Grainy photos aren’t pleasing to anyone, from pro photographers to the average person. You’ll be hard pressed to find someone who’d say a grainy photo looks great. NVIDIA, of all companies, is trying to make your grainy photo blues a bit brighter. Researchers at NVIDIA, Aalto University, and MIT are developing AI technology that could remove the grain from grainy photos. NVIDIA says the technology learns to correct the grainy or pixelated photos by analyzing the grainy photo itself.
Recent deep learning work in the field has focused on training a neural network to restore images by showing example pairs of noisy and clean images. The AI then learns how to make up the difference. This method differs because it only requires two input images with the noise or grain.
Without ever being shown what a noise-free image looks like, this AI can remove artifacts, noise, grain, and automatically enhance your photos.
“It is possible to learn to restore signals without ever observing clean ones, at performance sometimes exceeding training using clean exemplars,” the researchers stated in their paper.“[The neural network] is on par with state-of-the-art methods that make use of clean examples — using precisely the same training methodology, and often without appreciable drawbacks in training time or performance.”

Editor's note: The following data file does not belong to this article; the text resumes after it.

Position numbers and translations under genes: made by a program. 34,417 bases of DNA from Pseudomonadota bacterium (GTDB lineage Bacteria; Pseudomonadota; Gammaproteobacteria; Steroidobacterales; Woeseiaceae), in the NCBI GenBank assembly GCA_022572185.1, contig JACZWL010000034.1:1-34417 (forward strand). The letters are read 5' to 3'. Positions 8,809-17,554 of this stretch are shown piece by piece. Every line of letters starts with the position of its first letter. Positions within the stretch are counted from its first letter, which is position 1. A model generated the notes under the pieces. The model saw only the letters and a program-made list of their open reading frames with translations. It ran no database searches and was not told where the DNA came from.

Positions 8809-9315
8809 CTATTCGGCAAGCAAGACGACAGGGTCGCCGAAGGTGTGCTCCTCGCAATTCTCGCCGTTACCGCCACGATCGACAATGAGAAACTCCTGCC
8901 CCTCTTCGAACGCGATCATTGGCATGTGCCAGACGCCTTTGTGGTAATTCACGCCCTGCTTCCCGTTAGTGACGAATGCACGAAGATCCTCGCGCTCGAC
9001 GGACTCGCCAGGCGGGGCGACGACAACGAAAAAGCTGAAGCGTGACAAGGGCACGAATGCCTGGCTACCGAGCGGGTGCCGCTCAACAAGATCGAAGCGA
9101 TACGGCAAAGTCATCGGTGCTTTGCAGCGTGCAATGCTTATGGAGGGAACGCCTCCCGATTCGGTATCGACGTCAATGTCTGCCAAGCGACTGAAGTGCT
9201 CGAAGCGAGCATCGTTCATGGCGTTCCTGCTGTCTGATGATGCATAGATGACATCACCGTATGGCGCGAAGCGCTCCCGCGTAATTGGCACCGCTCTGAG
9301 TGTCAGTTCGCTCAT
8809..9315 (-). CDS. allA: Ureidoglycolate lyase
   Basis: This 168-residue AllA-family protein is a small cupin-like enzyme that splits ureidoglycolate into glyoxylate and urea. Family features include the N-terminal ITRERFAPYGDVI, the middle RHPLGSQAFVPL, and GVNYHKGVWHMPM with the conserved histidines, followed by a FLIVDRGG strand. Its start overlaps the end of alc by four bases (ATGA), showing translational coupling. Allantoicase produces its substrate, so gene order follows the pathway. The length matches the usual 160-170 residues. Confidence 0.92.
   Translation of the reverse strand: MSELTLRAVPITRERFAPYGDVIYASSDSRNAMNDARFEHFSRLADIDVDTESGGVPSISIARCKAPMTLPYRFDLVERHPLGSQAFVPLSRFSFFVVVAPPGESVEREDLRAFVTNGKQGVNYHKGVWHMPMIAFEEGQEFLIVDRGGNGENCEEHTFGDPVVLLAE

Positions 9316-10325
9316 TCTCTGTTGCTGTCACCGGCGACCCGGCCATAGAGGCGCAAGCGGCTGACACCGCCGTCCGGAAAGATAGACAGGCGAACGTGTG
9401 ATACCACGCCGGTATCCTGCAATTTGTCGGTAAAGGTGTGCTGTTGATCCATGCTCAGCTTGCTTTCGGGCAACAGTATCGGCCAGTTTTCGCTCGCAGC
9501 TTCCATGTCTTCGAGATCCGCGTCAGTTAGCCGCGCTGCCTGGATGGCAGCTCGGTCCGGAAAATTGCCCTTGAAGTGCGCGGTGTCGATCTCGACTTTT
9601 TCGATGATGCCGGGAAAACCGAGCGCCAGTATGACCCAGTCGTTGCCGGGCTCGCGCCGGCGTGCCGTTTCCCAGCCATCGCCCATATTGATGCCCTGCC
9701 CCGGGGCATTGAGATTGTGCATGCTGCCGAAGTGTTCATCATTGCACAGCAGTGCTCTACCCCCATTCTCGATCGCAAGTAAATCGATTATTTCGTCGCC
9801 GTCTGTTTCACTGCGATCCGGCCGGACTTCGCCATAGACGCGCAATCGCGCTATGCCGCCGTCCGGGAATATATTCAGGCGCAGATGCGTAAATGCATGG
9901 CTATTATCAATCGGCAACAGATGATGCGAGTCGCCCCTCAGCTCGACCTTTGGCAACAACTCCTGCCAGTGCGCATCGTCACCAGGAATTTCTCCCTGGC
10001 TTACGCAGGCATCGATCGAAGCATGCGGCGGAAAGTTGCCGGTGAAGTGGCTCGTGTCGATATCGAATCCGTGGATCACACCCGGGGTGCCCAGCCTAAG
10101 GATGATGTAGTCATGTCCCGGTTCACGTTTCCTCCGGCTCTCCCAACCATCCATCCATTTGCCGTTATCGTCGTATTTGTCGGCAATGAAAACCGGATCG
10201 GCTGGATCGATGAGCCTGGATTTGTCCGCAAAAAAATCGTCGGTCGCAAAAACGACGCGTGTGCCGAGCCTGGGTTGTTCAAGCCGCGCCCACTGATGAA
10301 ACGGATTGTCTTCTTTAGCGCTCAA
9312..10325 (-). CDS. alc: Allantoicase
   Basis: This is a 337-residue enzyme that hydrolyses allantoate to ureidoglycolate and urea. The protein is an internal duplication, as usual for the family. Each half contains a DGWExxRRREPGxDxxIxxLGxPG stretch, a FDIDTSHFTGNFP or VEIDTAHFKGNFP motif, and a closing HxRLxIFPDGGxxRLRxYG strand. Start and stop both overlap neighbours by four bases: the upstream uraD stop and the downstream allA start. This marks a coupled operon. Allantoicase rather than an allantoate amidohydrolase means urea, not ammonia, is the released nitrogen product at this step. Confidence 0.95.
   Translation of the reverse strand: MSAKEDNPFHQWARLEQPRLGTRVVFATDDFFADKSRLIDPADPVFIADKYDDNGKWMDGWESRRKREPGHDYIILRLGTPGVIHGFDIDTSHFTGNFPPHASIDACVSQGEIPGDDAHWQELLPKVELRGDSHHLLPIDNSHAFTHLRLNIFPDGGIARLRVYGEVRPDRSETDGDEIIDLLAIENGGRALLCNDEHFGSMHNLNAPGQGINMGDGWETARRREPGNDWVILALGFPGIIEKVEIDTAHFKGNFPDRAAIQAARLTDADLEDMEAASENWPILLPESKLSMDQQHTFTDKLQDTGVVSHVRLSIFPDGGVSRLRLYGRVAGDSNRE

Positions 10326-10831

“There are several real-world situations where obtaining clean training data is difficult: low-light photography (e.g., astronomical imaging), physically-based rendering, and magnetic resonance imaging,” the team said. “Our proof-of-concept demonstrations point the way to significant potential benefits in these applications by removing the need for potentially strenuous collection of clean data. Of course, there is no free lunch – we cannot learn to pick up features that are not there in the input data – but this applies equally to training with clean targets.”
The NVIDIA team is heading to the ICML conference to present their work on Thursday, July 12th. It’s pretty interesting stuff and we look forward to seeing more.Source: NVIDIA News Center